They decided that there was an opportunity in the rebuilding efforts. The public schools had long been a sore spot in many parts of the city. Because of a lack of funding and other resources, New Orleans had some of the worst schools in the country. The key organizer in envisioning the next steps, Jane Wholey, knew that young people had to be involved in the dreams and decision making about the rebuilding of their schools. Jane lives in New Orleans and I live in Massachusetts, but we have been part of each other’s social change communities for more than twenty years.

In the summer of 2006, when most of the families with children returned to the city for the first time after Katrina, Jane engaged her friends in recruiting a group of middle school children and developing a summer program for them. The idea was to challenge the students to envision the schools of their dreams and influence city officials about how to rebuild the schools.

The program was held in a public school building that had been under several feet of water. Despite the cleanup, it was clear that this school had been in deep need of repairs before the flooding. The toilets only half worked, with water almost always covering the bathroom floors. The air conditioning didn’t work well at all (in temperatures over 100 degrees daily), and if we did turn it on, it drowned out all of our voices. The cafeteria was shut down, so food had to be brought in from outside. The paved playground, with one basketball hoop, doubled as the parking lot. The line where the floodwater reached was a constant reminder of what had happened.

I was asked to lead the visioning for junior high school students and high school interns for what Jane called Kids Rethink New Orleans Schools. The students soon dubbed themselves the Rethinkers. Before the visioning, I asked the young people to talk about what they loved about their schools before Katrina happened. They had lots to say about what they liked: the culture, the music, certain teachers, other students, and the sense of community.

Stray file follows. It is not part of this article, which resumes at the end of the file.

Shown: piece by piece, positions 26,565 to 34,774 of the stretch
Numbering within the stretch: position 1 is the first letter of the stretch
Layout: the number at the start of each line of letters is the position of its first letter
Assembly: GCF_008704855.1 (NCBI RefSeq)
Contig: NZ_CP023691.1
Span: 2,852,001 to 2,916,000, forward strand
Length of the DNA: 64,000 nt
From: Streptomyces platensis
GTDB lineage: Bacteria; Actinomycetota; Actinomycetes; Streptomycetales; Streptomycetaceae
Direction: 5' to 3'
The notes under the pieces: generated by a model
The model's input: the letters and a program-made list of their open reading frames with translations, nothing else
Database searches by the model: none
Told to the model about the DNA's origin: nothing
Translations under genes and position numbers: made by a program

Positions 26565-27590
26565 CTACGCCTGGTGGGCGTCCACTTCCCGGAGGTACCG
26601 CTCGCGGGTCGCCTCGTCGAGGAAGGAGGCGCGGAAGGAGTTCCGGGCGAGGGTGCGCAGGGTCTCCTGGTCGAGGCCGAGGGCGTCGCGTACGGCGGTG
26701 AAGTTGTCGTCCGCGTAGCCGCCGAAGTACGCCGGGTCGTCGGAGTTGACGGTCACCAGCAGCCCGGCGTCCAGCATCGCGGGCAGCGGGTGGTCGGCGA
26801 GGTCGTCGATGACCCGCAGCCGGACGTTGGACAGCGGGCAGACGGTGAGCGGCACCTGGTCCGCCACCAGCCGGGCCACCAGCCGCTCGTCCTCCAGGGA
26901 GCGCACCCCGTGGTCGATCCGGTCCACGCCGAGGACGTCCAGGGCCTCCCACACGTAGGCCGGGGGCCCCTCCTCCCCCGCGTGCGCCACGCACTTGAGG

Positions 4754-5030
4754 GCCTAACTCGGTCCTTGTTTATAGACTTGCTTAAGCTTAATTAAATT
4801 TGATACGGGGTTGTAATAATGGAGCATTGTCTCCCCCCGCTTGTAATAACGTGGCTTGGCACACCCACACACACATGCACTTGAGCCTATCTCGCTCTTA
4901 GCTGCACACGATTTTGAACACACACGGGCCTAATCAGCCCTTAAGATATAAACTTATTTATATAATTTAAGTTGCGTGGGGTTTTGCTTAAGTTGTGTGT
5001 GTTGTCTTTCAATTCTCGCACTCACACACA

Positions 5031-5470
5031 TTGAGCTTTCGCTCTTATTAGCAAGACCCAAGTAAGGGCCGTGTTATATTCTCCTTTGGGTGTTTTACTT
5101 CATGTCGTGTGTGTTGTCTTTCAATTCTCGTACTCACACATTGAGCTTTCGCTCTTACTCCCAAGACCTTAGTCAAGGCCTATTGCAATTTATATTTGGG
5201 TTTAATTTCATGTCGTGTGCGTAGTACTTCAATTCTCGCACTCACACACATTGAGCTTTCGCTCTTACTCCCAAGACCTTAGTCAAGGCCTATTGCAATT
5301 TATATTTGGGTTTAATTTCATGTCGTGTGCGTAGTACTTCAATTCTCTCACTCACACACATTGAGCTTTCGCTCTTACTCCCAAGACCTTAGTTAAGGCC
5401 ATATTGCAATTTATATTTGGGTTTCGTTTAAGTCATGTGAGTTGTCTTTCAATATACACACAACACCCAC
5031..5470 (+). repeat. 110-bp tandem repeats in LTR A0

Then I asked them to get into small groups to talk about what they had wanted to change about their schools before Katrina. The first item that every small group listed was the bathrooms. “What do you want to change about the bathrooms?” I asked.

“Well, we want doors on the stalls, toilets that work, toilet seats, toilet paper, bathroom mirrors, and, oh yeah, soap!” Some told how they always made sure they had enough money to go across the street to Taco Bell to buy a drink so they could use a working toilet.

The second item on their list was books. “What about books?” I asked.

“Well, we want our own textbooks so we don’t have to read with others who are slower or faster and so we can take books home to do our homework.”

Anthony raised his hand to say he wanted the population to change. When I asked what he meant, he said, “I want there to be only enough kids so that everyone has their own desk and I don’t have to sit on the floor.” Others quickly chimed in to agree, telling their stories of having to sit on tables or chairs with no writing space.